Build a database project from command line

While the SQL Database Project extension for Azure Data Studio provides a graphical user interface to build a database project, a command line build experience is also available for Windows, macOS, and Linux environments. This article outlines the prerequisites and syntax needed to build a SQL project to dacpac from the command line.


  1. Install and configure SQL Database Projects extension for Azure Data Studio.

  2. The following .NET Core dlls and the target file Microsoft.Data.Tools.Schema.SqlTasts.targets are required to build a SQL database project from the command line from all platforms supported by the Azure Data Studio extension for SQL Database Projects. These files are created by the extension during the first build completed in the Azure Data Studio interface and placed in the extension's folder under BuildDirectory. For example, on Linux, these files are placed in ~\.azuredatastudio\extensions\microsoft.sql-database-projects-x.x.x\BuildDirectory\. Copy these 10 files to a new and accessible folder or note their location. This location will be referred to as DotNet Core build folder in this document.

    • Microsoft.Data.Tools.Schema.Sql.dll
    • Microsoft.Data.Tools.Schema.Tasks.Sql.dll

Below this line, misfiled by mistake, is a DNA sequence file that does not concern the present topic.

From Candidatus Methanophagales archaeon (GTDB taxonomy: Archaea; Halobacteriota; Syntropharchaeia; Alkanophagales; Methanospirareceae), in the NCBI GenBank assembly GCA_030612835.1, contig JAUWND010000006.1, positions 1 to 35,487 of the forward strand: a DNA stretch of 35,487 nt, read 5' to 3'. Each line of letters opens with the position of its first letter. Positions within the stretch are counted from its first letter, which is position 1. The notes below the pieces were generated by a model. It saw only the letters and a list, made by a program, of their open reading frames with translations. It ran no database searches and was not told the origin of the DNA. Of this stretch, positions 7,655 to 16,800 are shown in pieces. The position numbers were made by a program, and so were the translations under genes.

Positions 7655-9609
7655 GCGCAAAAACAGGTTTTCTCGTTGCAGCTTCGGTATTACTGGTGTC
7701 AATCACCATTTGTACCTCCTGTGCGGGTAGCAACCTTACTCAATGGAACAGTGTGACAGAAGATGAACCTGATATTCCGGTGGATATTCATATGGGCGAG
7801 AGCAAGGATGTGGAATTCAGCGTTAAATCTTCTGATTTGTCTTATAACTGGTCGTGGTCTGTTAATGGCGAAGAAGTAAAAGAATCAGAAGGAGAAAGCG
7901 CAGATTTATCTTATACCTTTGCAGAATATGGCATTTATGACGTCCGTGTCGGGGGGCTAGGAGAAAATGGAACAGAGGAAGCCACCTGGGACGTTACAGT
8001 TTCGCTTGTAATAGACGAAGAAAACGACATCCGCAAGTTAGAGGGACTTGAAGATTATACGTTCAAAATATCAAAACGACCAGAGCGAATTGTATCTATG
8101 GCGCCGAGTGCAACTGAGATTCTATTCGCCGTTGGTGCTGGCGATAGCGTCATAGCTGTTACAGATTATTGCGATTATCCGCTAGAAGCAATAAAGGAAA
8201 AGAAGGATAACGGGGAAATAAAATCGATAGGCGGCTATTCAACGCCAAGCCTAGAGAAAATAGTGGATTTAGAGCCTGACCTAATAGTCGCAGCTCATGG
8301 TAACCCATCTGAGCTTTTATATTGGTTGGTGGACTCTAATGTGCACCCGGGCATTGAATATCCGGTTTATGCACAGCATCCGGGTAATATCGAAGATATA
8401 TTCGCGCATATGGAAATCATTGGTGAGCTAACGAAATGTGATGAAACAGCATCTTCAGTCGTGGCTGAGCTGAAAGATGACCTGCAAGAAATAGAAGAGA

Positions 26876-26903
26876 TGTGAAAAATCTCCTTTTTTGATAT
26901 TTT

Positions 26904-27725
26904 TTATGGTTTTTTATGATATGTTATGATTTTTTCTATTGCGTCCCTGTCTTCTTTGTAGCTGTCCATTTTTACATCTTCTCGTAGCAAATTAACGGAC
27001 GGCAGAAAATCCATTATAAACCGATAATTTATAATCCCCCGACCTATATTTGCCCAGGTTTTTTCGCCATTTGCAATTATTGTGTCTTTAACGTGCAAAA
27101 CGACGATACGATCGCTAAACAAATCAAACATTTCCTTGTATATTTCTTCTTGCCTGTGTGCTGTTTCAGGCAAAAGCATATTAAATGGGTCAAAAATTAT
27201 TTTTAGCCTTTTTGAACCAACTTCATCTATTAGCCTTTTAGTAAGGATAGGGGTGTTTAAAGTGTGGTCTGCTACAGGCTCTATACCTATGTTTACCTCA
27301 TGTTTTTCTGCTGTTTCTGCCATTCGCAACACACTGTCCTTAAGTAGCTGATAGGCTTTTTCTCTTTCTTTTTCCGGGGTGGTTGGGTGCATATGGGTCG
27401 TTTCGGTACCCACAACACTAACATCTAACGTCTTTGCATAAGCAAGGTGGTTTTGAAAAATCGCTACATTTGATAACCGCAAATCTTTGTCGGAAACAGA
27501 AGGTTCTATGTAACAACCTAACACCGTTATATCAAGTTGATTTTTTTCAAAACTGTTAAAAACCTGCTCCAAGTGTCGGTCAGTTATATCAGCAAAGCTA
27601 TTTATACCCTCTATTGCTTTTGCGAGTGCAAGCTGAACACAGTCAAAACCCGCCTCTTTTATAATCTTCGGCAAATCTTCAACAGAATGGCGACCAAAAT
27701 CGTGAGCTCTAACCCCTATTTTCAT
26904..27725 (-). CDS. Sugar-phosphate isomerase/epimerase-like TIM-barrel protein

• Microsoft.Data.Tools.Utilities.dll
    • System.Io.Packaging.dll
    • Microsoft.SqlServer.Dac.dll
    • Microsoft.SqlServer.Dac.Extensions.dll
    • Microsoft.SqlServer.TransactSql.ScriptDom.dll
    • Microsoft.SqlServer.Types.dll
    • Microsoft.Data.Tools.Schema.SqlTasks.targets
    • System.ComponentModel.Composition.dll
    • Microsoft.Data.SqlClient.dll
  3. If the project was created in Azure Data Studio - skip ahead to Build the project from the command line. If the project was created in SQL Server Data Tools (SSDT), open the project in the Azure Data Studio SQL Database project extension. Opening the project in Azure Data Studio automatically updates the sqlproj file with three edits, noted below for your information:

    1. Import conditions
    <Import Condition="'$(NetCoreBuild)' == 'true'" Project="$(NETCoreTargetsPath)\Microsoft.Data.Tools.Schema.SqlTasks.targets"/> 
    <Import Condition="'$(NetCoreBuild)' != 'true' AND '$(SQLDBExtensionsRefPath)' != ''" Project="$(SQLDBExtensionsRefPath)\Microsoft.Data.Tools.Schema.SqlTasks.targets"/>
    <Import Condition="'$(NetCoreBuild)' != 'true' AND '$(SQLDBExtensionsRefPath)' == ''" Project="$(MSBuildExtensionsPath)\Microsoft\VisualStudio\v$(VisualStudioVersion)\SSDT\Microsoft.Data.Tools.Schema.SqlTasks.targets"/>
    1. Package reference
        <PackageReference Condition="'$(NetCoreBuild)' == 'true'" Include="Microsoft.NETFramework.ReferenceAssemblies" Version="1.0.0" PrivateAssets="All"/>
    1. Clean target, necessary for supporting dual editing in SQL Server Data Tools (SSDT) and Azure Data Studio

      <Target Name="AfterClean">
          <Delete Files="$(BaseIntermediateOutputPath)\project.assets.json"/>

Build the project from the command line

From the full .NET folder, use the following command:

dotnet build "<sqlproj file path>" /p:NetCoreBuild=true /p:NETCoreTargetsPath="<DotNet Core build folder>"

For example, from /usr/share/dotnet on Linux:

dotnet build "/home/myuser/Documents/DatabaseProject1/DatabaseProject1.sqlproj" /p:NetCoreBuild=true /p:NETCoreTargetsPath="/home/myuser/.azuredatastudio-insiders/extensions/microsoft.sql-database-projects-0.1.2/BuildDirectory"  

Next steps